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In its new report, KPMG also explains different ways to further reduce the environmental impact of Bitcoin mining.
KPMG, the Big-4 consulting giant, has recently released a new report highlighting the environmental impact of Bitcoin mining. In their 12-page report, KPMG noted that Bitcoin mining activities can accommodate within the new guidelines of environmentally friendly investing (ESG, or Environmental, Social, and Corporate Governance).
ESG criteria are essential for responsible investing. Also, ESG corporate reporting assesses risks and opportunities related to the environmental sustainability of production activities.
KPMG’s recently released report declares Bitcoin as a mature asset class, but despite its growing adoption, it remains misunderstood. The report aims to evaluate the actual environmental, social, and governance impact of this technology while debunking existing misconceptions.
It highlights high-impact use cases of Bitcoin that have demonstrated value for users and society. However, the analysis by KPMG primarily focuses on the environmental aspects of mining. KPMG notes that Bitcoin mining emissions when compared to other human activities, are relatively very low. This includes the comparison of emissions with other industries such as Gold, Tourism, and Fashion.
Bitcoin mining emits only 67 MtCO2e per year, much less than gold mining (100 MtCO2e). Compared to tourism (4,500 MtCO2e) and fashion (2,100 MtCO2e), Bitcoin’s emissions are minimal. Also, deforestation alone contributes over 1,000 MtCO2e. So, the focus should be on larger emissions sources, not just Bitcoin mining’s comparatively insignificant impact.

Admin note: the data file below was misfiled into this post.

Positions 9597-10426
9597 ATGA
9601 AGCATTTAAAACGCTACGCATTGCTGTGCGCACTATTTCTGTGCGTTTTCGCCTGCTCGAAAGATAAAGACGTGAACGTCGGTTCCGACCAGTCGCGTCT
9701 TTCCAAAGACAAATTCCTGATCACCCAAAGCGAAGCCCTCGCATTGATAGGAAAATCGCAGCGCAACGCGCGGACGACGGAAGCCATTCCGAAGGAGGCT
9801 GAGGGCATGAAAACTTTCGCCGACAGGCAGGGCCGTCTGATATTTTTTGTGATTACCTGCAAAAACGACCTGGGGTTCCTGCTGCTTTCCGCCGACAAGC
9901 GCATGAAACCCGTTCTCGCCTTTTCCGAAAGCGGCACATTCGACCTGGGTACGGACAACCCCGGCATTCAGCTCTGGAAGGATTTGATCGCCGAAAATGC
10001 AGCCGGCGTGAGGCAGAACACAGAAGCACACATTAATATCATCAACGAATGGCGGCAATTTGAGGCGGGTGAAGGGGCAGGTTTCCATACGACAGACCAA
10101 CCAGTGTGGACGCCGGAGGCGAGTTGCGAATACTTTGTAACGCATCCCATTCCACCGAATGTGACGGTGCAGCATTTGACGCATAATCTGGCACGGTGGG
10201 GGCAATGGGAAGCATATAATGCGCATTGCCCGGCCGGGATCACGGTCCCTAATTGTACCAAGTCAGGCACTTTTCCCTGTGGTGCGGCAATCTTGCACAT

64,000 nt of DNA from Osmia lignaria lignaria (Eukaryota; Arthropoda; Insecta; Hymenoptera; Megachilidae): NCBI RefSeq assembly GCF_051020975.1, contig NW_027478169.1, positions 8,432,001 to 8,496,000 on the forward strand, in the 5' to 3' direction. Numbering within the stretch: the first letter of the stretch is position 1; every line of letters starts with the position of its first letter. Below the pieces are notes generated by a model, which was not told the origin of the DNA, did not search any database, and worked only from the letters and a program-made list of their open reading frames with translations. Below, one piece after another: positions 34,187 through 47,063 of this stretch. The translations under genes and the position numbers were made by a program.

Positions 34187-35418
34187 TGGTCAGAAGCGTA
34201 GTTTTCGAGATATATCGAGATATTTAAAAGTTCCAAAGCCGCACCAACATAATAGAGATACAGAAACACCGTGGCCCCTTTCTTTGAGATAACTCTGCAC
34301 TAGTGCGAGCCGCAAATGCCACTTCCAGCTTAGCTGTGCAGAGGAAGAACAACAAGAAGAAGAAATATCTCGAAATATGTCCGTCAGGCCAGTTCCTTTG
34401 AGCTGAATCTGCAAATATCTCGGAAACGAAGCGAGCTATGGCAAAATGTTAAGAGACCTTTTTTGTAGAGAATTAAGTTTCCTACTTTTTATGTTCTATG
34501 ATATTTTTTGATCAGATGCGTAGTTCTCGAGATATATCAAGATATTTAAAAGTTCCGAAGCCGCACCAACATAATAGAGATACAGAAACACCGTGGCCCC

Further Reducing the Environmental Impact of Bitcoin Mining
In the report, KPMG suggests ways to lessen the impact on the environment from Bitcoin mining. One is to use renewable energy sources, like wind and solar power, which Texas already does. This has attracted many miners to Texas, making up 59% of the US’s total mining.
Bitcoin mining can also help balance power grids by reducing consumption during peak times, benefiting renewable energy producers. Another idea is for miners to reduce energy usage when energy is scarce, which they have already been doing.
The third idea involves recycling the waste heat produced during mining. By utilizing this heat, which is essentially free and wasted otherwise, it can replace the need for additional energy consumption to generate the same amount of heat through other means.
Miners in hot regions face the challenge of excess heat that needs to be dispersed, but those in colder places can benefit by reducing heating costs. The KPMG report notes:
“Bitcoin mining industry has become extremely competitive. Under this competitive landscape, miners are incentivized to streamline their operations and carefully manage production costs. As electricity is the largest ongoing input cost affecting operations, miners are constantly searching for the lowest cost sources of electricity, which is often tied to underutilized hydro, wind, or solar”.
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